Getting Our Computername in a PowerShell Script

There are lots of reasons why you may want to get the name of your computer while you are executing a PowerShell script, from a parameter you want to pass to a cmdlet or function or for generating a filename.

Thankfully, PowerShell makes it easy.

Just like our old friend, cmd.exe, PowerShell makes the system-level environment variables available. Unlike cmd.exe, PowerShell doesn’t make them available by surrounding the environment variable by a percentage symbols. Instead, PowerShell uses a provider. This provider makes Environment variables look like a file system and allows you to access (or set) their contents by reading (or writing) that content.

For example, to examine all environment variables and see their contents in cmd.exe, you enter:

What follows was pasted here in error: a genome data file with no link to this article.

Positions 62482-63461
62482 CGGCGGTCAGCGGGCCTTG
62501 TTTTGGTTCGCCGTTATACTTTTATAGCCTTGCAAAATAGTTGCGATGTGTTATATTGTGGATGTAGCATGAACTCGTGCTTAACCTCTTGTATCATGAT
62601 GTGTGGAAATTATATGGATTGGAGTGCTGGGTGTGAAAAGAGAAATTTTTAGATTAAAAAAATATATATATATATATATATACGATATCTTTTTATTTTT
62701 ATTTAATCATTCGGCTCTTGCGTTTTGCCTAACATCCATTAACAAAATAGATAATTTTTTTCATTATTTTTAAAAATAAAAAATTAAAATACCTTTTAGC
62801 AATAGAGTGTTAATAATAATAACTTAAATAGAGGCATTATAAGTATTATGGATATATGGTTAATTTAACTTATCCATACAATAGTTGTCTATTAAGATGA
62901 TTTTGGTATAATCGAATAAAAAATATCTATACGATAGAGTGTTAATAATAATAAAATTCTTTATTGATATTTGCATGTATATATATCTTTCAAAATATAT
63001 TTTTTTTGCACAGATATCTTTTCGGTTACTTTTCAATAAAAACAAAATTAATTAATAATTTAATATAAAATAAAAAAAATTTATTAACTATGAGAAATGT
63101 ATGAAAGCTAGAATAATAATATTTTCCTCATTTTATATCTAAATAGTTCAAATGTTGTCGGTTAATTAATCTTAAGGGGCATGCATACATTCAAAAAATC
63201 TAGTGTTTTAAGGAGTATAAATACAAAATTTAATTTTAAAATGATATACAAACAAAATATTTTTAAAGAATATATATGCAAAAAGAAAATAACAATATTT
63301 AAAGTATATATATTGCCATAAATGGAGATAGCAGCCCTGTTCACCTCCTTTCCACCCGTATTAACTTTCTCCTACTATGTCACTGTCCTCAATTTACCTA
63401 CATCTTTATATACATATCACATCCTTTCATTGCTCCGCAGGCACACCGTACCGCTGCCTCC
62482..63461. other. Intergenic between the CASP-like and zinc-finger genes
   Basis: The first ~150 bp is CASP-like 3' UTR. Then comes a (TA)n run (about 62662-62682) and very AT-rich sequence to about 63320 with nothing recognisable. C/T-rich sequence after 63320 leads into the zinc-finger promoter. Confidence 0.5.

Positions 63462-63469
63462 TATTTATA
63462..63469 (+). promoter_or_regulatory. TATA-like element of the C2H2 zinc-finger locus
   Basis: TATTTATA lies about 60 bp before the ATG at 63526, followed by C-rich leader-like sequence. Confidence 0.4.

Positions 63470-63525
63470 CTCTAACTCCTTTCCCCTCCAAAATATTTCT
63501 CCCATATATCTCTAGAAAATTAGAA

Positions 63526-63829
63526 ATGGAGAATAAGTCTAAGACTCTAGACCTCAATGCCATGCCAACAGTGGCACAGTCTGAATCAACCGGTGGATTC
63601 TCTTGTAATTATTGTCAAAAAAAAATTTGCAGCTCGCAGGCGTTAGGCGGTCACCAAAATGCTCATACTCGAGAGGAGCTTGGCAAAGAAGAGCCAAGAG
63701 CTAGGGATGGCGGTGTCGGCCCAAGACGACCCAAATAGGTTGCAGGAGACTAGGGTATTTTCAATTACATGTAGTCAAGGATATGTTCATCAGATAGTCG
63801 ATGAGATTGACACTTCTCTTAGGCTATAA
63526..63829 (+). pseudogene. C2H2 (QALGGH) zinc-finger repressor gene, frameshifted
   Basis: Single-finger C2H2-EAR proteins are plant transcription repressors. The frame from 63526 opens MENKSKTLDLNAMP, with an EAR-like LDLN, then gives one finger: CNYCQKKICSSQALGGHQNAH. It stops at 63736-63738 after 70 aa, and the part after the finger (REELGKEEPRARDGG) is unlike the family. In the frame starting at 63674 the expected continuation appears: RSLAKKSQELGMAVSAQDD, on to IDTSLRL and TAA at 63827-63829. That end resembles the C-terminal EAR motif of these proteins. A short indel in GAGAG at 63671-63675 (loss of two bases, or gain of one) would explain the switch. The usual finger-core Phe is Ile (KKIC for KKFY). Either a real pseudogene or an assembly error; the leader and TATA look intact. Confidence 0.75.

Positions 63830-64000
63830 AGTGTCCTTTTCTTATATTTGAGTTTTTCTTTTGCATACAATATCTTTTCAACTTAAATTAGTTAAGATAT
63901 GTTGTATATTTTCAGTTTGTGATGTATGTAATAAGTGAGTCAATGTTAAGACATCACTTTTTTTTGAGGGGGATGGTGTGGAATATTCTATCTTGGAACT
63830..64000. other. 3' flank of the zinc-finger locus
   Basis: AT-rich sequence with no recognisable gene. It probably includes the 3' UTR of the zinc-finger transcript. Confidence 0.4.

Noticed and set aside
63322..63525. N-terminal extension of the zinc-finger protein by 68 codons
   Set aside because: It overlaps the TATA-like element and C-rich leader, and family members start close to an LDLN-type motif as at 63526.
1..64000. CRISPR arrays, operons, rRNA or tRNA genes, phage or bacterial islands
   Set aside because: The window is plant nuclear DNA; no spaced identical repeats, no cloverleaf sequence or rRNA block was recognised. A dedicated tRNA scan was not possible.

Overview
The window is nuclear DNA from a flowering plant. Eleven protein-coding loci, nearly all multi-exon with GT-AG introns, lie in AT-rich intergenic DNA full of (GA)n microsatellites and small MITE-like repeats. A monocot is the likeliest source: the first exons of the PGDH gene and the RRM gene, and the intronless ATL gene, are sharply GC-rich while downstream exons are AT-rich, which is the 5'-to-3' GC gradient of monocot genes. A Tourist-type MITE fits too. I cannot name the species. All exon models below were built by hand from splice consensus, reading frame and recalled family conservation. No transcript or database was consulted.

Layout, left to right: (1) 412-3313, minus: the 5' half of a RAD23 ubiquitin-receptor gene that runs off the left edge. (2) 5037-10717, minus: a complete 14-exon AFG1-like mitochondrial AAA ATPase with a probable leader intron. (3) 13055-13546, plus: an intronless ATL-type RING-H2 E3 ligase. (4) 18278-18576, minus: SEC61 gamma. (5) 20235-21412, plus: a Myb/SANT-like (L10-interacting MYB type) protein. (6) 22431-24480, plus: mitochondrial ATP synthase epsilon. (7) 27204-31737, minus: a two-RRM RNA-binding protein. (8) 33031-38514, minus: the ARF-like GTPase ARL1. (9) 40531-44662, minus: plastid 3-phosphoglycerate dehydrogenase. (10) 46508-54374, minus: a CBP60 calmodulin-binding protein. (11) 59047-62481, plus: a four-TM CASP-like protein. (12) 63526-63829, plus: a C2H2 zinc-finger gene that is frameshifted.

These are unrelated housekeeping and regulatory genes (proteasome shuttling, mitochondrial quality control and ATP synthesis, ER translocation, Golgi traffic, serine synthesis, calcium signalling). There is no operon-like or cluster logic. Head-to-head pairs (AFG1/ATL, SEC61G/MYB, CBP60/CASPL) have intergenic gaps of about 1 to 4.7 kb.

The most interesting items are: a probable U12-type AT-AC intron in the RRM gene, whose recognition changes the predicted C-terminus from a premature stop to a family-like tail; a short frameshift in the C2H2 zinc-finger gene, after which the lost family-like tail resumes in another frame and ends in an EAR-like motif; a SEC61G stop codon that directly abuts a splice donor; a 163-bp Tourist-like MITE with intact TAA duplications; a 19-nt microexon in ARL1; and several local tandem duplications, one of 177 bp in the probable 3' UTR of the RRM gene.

To get the equivalent output in PowerShell (including the variables being sorted by name), you enter:

dir env: | sort Name

In cmd.exe, to display the value of COMPUTERNAME, you enter:


In PowerShell, you enter:

gc env:computername

Or the long form of:

get-content env:computername

And to store the value of the computername into a variable in PowerShell:

$computer = gc env:computername

We’ll use this in my next post.

Until next time…

As always, if there are items you would like me to talk about, please drop me a line and let me know!

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1 Reply to “Getting Our Computername in a PowerShell Script”

  1. Ten years later, in December of 2018, I would use $env:ComputerName.

    But this the equivalent of “gc env:ComputerName”.

    Perf-wise, it doesn’t make any difference.

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